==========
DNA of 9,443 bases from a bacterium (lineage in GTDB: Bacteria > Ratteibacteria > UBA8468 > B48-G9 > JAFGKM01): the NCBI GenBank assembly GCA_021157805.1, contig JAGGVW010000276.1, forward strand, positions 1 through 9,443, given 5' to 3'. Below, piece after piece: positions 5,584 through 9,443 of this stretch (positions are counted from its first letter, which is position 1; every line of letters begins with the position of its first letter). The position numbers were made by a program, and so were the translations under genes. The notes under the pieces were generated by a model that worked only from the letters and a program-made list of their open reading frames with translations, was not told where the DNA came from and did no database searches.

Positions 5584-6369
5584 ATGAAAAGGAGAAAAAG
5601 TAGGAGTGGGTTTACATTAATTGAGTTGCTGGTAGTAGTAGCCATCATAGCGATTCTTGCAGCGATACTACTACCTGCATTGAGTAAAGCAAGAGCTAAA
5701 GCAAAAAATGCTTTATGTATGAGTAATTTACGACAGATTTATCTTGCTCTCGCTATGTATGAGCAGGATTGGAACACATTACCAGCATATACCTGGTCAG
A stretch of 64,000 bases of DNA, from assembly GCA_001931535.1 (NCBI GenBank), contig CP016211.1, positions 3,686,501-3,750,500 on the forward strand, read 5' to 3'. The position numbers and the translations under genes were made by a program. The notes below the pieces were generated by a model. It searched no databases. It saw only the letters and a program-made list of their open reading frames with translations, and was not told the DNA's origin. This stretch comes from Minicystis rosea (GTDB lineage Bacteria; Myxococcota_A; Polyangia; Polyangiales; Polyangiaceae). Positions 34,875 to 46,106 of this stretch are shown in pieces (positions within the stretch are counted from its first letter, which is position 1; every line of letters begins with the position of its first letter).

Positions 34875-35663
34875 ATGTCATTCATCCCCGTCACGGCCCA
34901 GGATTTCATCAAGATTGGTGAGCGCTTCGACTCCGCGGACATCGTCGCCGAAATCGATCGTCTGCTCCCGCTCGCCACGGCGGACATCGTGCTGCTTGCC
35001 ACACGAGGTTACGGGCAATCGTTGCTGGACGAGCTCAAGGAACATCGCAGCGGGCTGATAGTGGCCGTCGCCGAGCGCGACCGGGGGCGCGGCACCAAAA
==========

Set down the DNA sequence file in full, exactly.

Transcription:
DNA of 9,443 bases from a bacterium (lineage in GTDB: Bacteria > Ratteibacteria > UBA8468 > B48-G9 > JAFGKM01): the NCBI GenBank assembly GCA_021157805.1, contig JAGGVW010000276.1, forward strand, positions 1 through 9,443, given 5' to 3'. Below, piece after piece: positions 5,584 through 9,443 of this stretch (positions are counted from its first letter, which is position 1; every line of letters begins with the position of its first letter). The position numbers were made by a program, and so were the translations under genes. The notes under the pieces were generated by a model that worked only from the letters and a program-made list of their open reading frames with translations, was not told where the DNA came from and did no database searches.

Positions 5584-6369
5584 ATGAAAAGGAGAAAAAG
5601 TAGGAGTGGGTTTACATTAATTGAGTTGCTGGTAGTAGTAGCCATCATAGCGATTCTTGCAGCGATACTACTACCTGCATTGAGTAAAGCAAGAGCTAAA
5701 GCAAAAAATGCTTTATGTATGAGTAATTTACGACAGATTTATCTTGCTCTCGCTATGTATGAGCAGGATTGGAACACATTACCAGCATATACCTGGTCAG
A stretch of 64,000 bases of DNA, from assembly GCA_001931535.1 (NCBI GenBank), contig CP016211.1, positions 3,686,501-3,750,500 on the forward strand, read 5' to 3'. The position numbers and the translations under genes were made by a program. The notes below the pieces were generated by a model. It searched no databases. It saw only the letters and a program-made list of their open reading frames with translations, and was not told the DNA's origin. This stretch comes from Minicystis rosea (GTDB lineage Bacteria; Myxococcota_A; Polyangia; Polyangiales; Polyangiaceae). Positions 34,875 to 46,106 of this stretch are shown in pieces (positions within the stretch are counted from its first letter, which is position 1; every line of letters begins with the position of its first letter).

Positions 34875-35663
34875 ATGTCATTCATCCCCGTCACGGCCCA
34901 GGATTTCATCAAGATTGGTGAGCGCTTCGACTCCGCGGACATCGTCGCCGAAATCGATCGTCTGCTCCCGCTCGCCACGGCGGACATCGTGCTGCTTGCC
35001 ACACGAGGTTACGGGCAATCGTTGCTGGACGAGCTCAAGGAACATCGCAGCGGGCTGATAGTGGCCGTCGCCGAGCGCGACCGGGGGCGCGGCACCAAAA